30 Days of Thanksgiving: Day 27

cornucopia, horn of plentyI am thankful for Thanksgiving. Thanksgiving is a rather uniquely American sort of holiday (they do celebrate Thanksgiving in Canada on the same day in October we recognize Columbus Day). Lots of countries have an independence day but only America has 4th of July. American Thanksgiving is as much historical and traditional as it is a religious holiday, so it is very much a way for Americans to connect to our collective past.

I am interested in many different things but my degree is in history and political science. In 2005 I was teaching a World History class and we were on a half day schedule getting ready to leave for the Thanksgiving break. I didn’t want to teach a regular lesson because that would put my 1st period class ahead of the others. So being we were in history class and it was the day before Thanksgiving, I thought we could spend some time having an elementary school review of the Pilgrims, the winter of 1620, the Native Americans and talk about why we observe the holiday. When one girl connected the dots and saw where I was going, she put her hand and burst out at the same time “Is this where we get the legend of Squatty Moto!?” I told her the name she was looking for was Squanto and suggested she had his name mixed up Quasimoto from the Hunchback of Notre Dame. Her Disney movie history was running together on her. (That’s a true story.)

You will hear people say that our country was founded on the principle of religious freedom. That fact is not untrue but at the same time that’s not the whole truth. By the time the colonies unified in their fight against England, and certainly by the time the Constitution was ratified in 1787, religious liberty was a defined right. But the original colonies were settled during the 1600’s for a variety of reasons. The Pilgrims and the Puritans (two separate groups) were seeking freedom from religious persecution, so colonies at Plymouth and Massachusetts Bay offered freedom from the Church of England but not actual religious freedom as we know it. Pennsylvania was founded by Quakers who offered the first true religious freedom of belief and practice. William Penn was a pacifist who did more than any other colonist to respect and include Native Americans. He apologized to native leaders for the behavior of other European groups. In contrast Virginia was chartered by a corporation. They came looking for gold but got rich instead harvesting brown gold, aka tobacco. Georgia was basically created by the crown as a buffer colony between the British and the Spanish, and populated with debtors from debtor’s prison and other opportunists.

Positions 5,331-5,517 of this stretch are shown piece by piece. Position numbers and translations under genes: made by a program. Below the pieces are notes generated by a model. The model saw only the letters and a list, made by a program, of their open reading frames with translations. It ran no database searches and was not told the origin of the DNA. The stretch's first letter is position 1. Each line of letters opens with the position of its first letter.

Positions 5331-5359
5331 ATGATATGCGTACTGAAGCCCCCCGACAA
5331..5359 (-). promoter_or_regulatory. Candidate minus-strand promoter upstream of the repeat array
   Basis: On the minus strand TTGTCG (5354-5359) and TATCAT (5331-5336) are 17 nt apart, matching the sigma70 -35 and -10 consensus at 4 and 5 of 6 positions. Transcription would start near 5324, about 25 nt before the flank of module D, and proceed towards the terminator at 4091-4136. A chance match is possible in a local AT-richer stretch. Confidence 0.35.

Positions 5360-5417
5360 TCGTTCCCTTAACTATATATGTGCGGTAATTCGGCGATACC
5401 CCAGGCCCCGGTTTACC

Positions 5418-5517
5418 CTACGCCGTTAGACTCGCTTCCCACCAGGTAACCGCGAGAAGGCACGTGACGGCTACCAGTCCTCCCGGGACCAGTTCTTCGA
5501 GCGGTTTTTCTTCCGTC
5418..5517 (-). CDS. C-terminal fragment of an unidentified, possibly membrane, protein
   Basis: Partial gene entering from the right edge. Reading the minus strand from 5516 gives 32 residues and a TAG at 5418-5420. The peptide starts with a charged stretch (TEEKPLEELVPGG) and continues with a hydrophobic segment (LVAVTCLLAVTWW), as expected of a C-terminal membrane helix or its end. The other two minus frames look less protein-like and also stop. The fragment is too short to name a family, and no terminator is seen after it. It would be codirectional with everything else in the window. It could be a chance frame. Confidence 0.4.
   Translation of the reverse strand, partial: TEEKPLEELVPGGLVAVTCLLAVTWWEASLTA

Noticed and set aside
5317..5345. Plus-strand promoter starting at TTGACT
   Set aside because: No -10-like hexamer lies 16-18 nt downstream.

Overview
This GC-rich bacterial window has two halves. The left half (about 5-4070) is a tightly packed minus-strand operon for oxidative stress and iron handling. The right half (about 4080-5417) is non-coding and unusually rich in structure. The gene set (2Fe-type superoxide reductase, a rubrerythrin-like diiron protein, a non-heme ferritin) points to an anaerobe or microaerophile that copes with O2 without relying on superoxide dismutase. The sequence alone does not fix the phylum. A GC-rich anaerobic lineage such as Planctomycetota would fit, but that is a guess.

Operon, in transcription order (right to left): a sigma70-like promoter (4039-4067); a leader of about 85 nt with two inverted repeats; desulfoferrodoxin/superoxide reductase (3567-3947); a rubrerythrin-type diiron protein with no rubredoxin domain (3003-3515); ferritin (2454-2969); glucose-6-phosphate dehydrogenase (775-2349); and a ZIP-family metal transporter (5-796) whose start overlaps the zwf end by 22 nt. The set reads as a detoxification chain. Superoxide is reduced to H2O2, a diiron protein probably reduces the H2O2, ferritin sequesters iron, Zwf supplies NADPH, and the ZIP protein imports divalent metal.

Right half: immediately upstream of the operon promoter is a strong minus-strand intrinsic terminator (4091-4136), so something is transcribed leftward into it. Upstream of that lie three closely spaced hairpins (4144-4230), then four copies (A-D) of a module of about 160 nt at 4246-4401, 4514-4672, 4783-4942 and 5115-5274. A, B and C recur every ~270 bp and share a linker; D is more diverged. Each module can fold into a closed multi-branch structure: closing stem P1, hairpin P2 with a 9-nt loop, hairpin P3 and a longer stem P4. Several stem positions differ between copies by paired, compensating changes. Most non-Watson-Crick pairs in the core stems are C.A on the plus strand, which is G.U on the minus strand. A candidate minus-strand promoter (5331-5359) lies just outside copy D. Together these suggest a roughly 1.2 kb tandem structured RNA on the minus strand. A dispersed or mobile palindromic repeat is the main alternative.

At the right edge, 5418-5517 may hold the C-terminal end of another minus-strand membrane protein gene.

The first Thanksgiving was celebrated after a successful harvest by the Pilgrims who were thankful namely to be alive but also for the prospects of surviving their second winter in the new world. They were religious separatists who had pulled out of the Church of England (rather than stay behind and try to purify it, i.e. the Puritans). Some critics point to the establishment of Thanksgiving as a national holiday as a recent event in history but the United States has only existed as a nation for a little over 200 years. Compared to many European countries we are still in our infancy. Giving thanks to God during this season ties us to the early history of our nation. It is a religious holiday of sorts, but not in the ancient ways that Christianity are marked by Easter and Christmas. Those are celebrated by over a billion Christians worldwide. Thanksgiving is special because it’s ours.

I am thankful to God who sustains life and all it’s many blessings. I am also thankful for a unique cultural heritage which still allows a great deal of religious freedom, including a national day of giving thanks. We are abundantly and richly blessed, as evidenced by our over-indulgence of turkey, stuffing, dressing, gravy, vegetables and pie. I am thankful for family and the opportunity to travel and see long distance loved ones. I remember Grandma’s house, weird uncles and football from childhood but as an adult have a different understanding of family.

Happy Thanksgiving to you and yours, may God continue to bless.

 

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About Clark Bunch

Clark Bunch is the pastor of Unity Baptist Church and author of God is Near. He and his wife Teresa have one child. In his spare time he enjoys blogging, playing guitar and riding his motorcycle. And coffee, he'd be nowhere without coffee.
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